In this image you see our level editor we used to create 4 different hills:
The next thing was the physics: Our hills consist of complex entities, not only rectangular ones. We found a physics editor, which let us derive polygons (for collision detection) from our graphics with a few clicks. Too bad that this editor did not yet support V-Play. But there is always a solution, so we created a small C# tool, which converts from a supported platform to V-Play. That tool did not only save us hours, but also some other colleagues’ 😉
From now on there were no big obstacles anymore. At the end of January 2014 we published HighJump 2014 to the Google Play Store. In the first 10 days we already had 5000 downloads, without any marketing. Especially guys from Poland seemed to like the game.
With such a start, we could not stop development: The next step was the V-Play Game Network integration, which was – as promised – done within about 10 minutes. This allowed us to add leaderboards to each hill so our players could compare who has the widest jump. We could immediatelly see that players were playing our game longer in Flurry analytics, so this addition really paid off.
And the users seem to like comparing their jumps very much, as I am out of the Top 30 already on some hills (and obviously I know how to jump). 😉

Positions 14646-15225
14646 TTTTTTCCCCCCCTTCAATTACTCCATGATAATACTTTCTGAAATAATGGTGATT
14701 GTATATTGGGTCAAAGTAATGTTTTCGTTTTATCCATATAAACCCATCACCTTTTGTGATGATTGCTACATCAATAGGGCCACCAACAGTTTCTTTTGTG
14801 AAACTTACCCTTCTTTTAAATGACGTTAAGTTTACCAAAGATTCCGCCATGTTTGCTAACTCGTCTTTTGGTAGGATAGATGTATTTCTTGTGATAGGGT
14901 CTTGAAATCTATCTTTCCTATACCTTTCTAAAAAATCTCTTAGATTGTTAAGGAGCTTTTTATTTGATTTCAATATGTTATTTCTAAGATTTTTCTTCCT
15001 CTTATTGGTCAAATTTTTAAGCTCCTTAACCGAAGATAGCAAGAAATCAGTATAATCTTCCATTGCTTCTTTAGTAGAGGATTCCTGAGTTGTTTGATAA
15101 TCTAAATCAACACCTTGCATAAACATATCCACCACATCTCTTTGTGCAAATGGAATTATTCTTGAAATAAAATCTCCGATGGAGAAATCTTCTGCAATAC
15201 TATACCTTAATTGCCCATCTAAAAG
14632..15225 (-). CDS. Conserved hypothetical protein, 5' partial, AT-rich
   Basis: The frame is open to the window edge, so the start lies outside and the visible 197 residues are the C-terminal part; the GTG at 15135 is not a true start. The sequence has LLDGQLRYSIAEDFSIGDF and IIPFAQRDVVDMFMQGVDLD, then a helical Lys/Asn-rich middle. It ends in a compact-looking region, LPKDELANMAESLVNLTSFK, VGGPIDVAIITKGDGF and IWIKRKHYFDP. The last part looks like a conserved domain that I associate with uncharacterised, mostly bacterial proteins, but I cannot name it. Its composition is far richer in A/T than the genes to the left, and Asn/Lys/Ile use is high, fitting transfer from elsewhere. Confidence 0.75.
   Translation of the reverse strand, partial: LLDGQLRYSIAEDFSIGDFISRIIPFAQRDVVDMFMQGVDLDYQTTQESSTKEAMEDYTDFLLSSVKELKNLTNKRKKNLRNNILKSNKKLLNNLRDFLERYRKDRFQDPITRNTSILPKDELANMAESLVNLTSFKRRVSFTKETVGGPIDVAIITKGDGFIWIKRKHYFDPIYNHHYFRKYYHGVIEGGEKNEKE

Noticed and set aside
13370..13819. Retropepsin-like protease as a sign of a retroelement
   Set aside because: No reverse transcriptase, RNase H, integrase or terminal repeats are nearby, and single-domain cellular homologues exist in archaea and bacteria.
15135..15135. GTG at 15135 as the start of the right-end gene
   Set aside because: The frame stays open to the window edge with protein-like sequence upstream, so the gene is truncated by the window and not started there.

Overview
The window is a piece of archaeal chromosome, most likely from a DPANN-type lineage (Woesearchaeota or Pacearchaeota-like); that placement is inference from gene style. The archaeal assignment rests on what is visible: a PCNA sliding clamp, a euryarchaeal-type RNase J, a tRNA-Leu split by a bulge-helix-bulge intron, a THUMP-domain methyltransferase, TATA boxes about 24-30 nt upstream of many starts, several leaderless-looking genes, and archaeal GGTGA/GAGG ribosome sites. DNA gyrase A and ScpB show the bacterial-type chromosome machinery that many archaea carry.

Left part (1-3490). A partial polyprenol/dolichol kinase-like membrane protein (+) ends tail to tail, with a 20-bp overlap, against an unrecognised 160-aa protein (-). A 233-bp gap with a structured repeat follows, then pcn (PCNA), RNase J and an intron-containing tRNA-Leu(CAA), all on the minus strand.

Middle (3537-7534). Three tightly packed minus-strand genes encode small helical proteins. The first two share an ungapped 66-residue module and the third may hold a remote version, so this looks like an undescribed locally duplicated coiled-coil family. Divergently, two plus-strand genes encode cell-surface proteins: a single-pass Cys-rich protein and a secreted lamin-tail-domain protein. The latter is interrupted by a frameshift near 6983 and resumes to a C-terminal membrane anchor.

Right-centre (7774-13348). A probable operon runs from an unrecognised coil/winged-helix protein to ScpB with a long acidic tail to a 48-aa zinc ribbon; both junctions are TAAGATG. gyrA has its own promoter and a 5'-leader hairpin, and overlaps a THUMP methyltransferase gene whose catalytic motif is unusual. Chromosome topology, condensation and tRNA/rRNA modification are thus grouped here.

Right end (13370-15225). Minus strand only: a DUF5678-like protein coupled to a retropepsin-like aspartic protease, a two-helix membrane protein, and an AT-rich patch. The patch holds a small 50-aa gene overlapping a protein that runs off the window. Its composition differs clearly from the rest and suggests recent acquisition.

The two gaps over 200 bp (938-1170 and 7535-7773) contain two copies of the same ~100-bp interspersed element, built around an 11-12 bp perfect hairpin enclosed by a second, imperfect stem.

Only the required switch to the daily builds which I was not aware of made the integration last longer, but I have told the V-Play team so and within a week the doc got improved and contains this information more prominently now.
V-Play promised us that a game can be created with their engine in three days. I think you can even be faster than that, but due to the problems we faced with the custom physics parser it took us about three days (where 1 day = 24 hours of work).
The V-Play components helped us to save time and let us focus on the important parts of the game. And the build server let us quickly test our results on mobile devices. Sadly, as a Windows Phone developer, my favourite platform is not supported yet. But from what I’ve heard this will change with the next big V-Play update v2.0.
Also your support is great, thank you guys!
What will follow?
With Florian Peinsold a real graphic designer (MTD student in Hagenberg) joined the HighJump team. He will help us to polish the game. We also plan to release the game on the iOS App Store – the sad thing about the App Store is the review takes 1-2 weeks so hopefully it will be available very soon.
Obviously the next updates will bring bigger hills again. And a dream would also be to create kind of a world cup, like in the famous game Ski Challenge.
Stay tuned and take a jump now, HighJump 2014 is free to play on Google Play here.
We also created a Landing Page where the iOS App Store link will be added in future and where we post news about HighJump. You can find it here:
Download HighJump 2014